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Protein Supplements and Their Relation with Nutrition, Microbiota Composition and Health: Is More Protein Always Better for Sportspeople?

1
Institute of Public Health and Clinical Nutrition, University of Eastern Finland, P.O. Box 1627, FI-70211 Kuopio, Finland
2
Valio Ltd, R&D, P.O. Box 30, 00039 Valio, Finland
3
Business School, University of Eastern Finland, P.O. Box 1627, FI-70211 Kuopio, Finland
4
School of Biological Sciences, University of Hong Kong, Pok Fu Lam Road, Hong Kong SAR, China
*
Author to whom correspondence should be addressed.
Nutrients 2019, 11(4), 829; https://doi.org/10.3390/nu11040829
Received: 12 March 2019 / Revised: 5 April 2019 / Accepted: 8 April 2019 / Published: 12 April 2019
(This article belongs to the Special Issue Precision Nutrition and Metabolic Disease)
Sports nutrition products are developed and targeted mainly for athletes to improve their nutrient intake, performance, and muscle growth. The fastest growing consumer groups for these products are recreational sportspeople and lifestyle users. Although athletes may have elevated physiological protein requirements and they may benefit from dietary supplements, the evidence regarding the role of dietary protein and supplements in the nutrition of recreational sportspeople and sedentary populations is somewhat complex and contradictory. In high-protein diets, more undigested protein-derived constituents end up in the large intestine compared to moderate or low-protein diets, and hence, more bacterial amino acid metabolism takes place in the colon, having both positive and negative systemic and metabolic effects on the host. The aim of the present review is to summarize the impact of the high-protein products and diets on nutrition and health, in sportspeople and in sedentary consumers. We are opening the debate about the current protein intake recommendations, with an emphasis on evidence-based effects on intestinal microbiota and personalized guidelines regarding protein and amino acid supplementation in sportspeople and lifestyle consumers. View Full-Text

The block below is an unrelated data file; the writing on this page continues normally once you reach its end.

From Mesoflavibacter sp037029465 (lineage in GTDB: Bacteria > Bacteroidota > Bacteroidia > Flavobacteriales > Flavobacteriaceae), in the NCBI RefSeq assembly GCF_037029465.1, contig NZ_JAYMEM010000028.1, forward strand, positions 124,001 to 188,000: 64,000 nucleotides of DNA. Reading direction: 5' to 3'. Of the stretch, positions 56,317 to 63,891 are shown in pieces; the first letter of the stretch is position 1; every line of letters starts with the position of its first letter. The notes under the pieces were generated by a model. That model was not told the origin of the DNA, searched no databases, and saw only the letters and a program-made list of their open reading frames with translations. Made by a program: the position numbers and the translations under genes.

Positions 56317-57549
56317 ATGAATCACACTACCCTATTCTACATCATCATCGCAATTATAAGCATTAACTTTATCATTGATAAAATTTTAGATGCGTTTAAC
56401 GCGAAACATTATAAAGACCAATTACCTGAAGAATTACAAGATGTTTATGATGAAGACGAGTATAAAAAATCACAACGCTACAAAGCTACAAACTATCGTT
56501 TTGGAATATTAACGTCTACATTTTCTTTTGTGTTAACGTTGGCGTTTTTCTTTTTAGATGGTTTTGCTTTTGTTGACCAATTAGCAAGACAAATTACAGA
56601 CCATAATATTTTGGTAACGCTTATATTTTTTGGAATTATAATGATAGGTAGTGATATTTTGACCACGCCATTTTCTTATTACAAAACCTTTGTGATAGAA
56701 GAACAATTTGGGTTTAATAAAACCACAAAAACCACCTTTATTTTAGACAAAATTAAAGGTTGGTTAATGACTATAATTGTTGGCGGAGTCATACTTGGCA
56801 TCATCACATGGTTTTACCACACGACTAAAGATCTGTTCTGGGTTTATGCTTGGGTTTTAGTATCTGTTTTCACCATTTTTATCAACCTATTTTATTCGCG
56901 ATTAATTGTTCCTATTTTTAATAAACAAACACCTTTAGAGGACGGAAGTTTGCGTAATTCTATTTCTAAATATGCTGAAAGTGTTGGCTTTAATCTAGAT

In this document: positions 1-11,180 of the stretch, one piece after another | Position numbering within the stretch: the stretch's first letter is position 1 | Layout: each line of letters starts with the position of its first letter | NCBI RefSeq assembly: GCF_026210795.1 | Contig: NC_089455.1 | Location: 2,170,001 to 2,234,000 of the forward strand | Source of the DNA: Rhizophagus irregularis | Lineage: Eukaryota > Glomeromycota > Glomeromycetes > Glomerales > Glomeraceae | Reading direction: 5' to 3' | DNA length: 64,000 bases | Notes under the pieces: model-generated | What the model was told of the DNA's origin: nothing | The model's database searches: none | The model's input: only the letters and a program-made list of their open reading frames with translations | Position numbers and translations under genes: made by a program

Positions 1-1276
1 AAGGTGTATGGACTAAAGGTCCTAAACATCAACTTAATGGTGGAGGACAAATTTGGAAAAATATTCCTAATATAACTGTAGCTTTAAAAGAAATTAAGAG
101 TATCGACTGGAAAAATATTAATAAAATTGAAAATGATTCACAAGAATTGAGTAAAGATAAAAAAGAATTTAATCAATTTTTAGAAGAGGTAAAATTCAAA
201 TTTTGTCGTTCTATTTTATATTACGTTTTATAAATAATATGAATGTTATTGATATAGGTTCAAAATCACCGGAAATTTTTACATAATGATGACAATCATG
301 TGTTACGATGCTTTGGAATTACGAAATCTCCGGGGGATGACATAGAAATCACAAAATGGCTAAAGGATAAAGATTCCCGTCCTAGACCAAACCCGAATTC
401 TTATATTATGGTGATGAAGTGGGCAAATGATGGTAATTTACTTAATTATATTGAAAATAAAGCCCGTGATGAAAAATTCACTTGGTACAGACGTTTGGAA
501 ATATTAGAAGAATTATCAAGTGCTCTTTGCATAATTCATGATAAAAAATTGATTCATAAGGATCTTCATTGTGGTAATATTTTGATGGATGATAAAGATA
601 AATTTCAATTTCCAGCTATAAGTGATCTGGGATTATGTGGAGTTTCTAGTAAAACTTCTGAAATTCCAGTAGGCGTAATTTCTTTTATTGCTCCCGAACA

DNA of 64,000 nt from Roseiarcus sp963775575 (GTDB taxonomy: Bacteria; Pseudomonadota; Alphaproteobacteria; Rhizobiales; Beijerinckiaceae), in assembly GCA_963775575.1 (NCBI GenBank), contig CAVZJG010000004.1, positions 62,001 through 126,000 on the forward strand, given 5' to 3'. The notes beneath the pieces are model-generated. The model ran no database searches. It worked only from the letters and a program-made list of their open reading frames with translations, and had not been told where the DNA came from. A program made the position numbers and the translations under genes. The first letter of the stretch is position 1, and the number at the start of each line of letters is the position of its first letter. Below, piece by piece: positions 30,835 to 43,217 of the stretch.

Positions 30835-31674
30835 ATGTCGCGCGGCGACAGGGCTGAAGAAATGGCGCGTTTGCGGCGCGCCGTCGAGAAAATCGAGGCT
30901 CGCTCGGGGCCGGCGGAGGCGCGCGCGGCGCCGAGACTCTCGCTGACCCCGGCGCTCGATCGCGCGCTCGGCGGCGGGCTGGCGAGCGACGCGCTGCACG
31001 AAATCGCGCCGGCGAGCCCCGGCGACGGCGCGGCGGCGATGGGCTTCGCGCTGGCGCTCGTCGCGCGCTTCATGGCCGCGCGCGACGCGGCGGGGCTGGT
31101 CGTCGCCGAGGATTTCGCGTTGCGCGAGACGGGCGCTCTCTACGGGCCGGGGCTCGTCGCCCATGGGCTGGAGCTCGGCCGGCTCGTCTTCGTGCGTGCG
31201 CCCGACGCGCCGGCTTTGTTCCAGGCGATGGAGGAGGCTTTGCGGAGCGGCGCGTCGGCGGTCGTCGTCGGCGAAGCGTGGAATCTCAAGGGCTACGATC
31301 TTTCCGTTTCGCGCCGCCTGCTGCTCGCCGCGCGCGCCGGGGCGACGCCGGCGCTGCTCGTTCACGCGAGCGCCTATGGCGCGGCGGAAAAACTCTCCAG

Keywords: high-protein diets; amino acid; sports nutrition; gut microbiota; protein metabolism; protein fermentation; dietary supplements market high-protein diets; amino acid; sports nutrition; gut microbiota; protein metabolism; protein fermentation; dietary supplements market
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MDPI and ACS Style

Kårlund, A.; Gómez-Gallego, C.; Turpeinen, A.M.; Palo-oja, O.-M.; El-Nezami, H.; Kolehmainen, M. Protein Supplements and Their Relation with Nutrition, Microbiota Composition and Health: Is More Protein Always Better for Sportspeople? Nutrients 2019, 11, 829. https://doi.org/10.3390/nu11040829

AMA Style

Kårlund A, Gómez-Gallego C, Turpeinen AM, Palo-oja O-M, El-Nezami H, Kolehmainen M. Protein Supplements and Their Relation with Nutrition, Microbiota Composition and Health: Is More Protein Always Better for Sportspeople? Nutrients. 2019; 11(4):829. https://doi.org/10.3390/nu11040829

Chicago/Turabian Style

Kårlund, Anna, Carlos Gómez-Gallego, Anu M. Turpeinen, Outi-Maaria Palo-oja, Hani El-Nezami, and Marjukka Kolehmainen. 2019. "Protein Supplements and Their Relation with Nutrition, Microbiota Composition and Health: Is More Protein Always Better for Sportspeople?" Nutrients 11, no. 4: 829. https://doi.org/10.3390/nu11040829

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